U.S. Muslims hope for better days after bin Laden
Many U.S. Muslims were as relieved as most Americans to hear of Osama bin Laden’s death, though they feared the stigma attached to their community since the September 11 attacks will not disappear so quickly. U.S. Muslims have grown frustrated that their condemnations of bin Laden and al Qaeda have gone unheard as some Americans associate Islam with his message of violent jihad.
“It has been a nightmare to try to constantly explain to ordinary Americans that we are not associated with bin Laden. We have tried very hard to convince people that Muslims are not one monolithic group standing behind this monster,” said Imam Muhammad Musri of the Islamic Society of Central Florida. “We were also victims of bin Laden’s ideology of hate,” he said. “The man hijacked our religion, committed crimes in the name of our religion and caused the greatest damage to the American Muslim community and Islam.”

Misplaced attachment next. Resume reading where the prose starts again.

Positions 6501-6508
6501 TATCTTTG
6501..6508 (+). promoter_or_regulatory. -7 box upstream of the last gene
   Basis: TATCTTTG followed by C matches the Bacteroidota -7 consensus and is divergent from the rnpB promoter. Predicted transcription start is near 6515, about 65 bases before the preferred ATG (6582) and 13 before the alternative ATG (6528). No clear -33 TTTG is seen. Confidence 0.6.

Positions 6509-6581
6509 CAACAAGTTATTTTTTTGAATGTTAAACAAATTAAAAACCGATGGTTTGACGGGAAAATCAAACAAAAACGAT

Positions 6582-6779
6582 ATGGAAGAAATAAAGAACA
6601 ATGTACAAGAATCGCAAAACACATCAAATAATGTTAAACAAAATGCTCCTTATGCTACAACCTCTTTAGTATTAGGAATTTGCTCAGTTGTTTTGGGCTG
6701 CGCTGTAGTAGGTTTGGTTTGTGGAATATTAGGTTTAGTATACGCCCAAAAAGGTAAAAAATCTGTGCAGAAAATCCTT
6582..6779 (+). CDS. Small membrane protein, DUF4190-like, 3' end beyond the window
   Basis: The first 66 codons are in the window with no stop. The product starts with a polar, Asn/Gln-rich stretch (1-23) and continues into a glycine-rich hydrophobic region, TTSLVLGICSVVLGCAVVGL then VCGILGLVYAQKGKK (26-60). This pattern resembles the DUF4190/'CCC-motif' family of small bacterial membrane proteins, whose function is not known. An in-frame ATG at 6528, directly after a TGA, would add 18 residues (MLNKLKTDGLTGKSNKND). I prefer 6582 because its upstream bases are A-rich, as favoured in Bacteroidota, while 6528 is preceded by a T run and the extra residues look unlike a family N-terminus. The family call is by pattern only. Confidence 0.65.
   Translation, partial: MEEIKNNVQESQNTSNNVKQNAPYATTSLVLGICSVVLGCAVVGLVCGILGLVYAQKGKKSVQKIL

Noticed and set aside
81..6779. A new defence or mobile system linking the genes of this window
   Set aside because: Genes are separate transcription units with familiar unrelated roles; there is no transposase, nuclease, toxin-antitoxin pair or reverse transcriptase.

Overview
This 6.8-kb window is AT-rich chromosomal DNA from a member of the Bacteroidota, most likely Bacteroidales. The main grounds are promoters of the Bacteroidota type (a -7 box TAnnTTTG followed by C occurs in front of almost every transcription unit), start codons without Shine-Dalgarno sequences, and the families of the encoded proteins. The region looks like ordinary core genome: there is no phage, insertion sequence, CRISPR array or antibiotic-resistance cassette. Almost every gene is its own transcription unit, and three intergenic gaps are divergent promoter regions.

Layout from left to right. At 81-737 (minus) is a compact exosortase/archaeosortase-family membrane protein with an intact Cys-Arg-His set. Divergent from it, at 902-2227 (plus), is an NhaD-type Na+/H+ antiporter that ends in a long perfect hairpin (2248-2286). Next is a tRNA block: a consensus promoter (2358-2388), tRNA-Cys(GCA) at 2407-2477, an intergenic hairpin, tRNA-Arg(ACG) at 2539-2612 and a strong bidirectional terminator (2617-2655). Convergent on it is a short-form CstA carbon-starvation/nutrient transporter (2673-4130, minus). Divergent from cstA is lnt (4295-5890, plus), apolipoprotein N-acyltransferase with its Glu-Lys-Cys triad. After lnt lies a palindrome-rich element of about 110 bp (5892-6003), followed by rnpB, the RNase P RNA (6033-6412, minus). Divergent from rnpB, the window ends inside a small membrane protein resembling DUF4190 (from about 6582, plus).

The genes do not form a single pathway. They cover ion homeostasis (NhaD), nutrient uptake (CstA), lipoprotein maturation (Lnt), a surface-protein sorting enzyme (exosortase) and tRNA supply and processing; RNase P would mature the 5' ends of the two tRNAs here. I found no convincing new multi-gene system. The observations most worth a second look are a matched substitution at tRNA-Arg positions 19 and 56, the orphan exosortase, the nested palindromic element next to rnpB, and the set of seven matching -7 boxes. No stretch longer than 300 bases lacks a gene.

Musri and some other Muslim leaders said bin Laden’s killing Monday by U.S. forces in Pakistan gave American Muslims and other Americans an opportunity to correct misunderstandings and bridge differences. “Muslims … continue to be victims in the growth of Islamophobia here, so the taking out of bin Laden, certainly at a symbolic level, in the short-term, takes the pressure off,” said John Esposito, professor of religion and international affairs at Georgetown University.
There are up to 7 million Muslims in the United States and many have felt the sting of being unfairly lumped in with Arab Muslims who plotted and carried out the deadly 2011 attacks.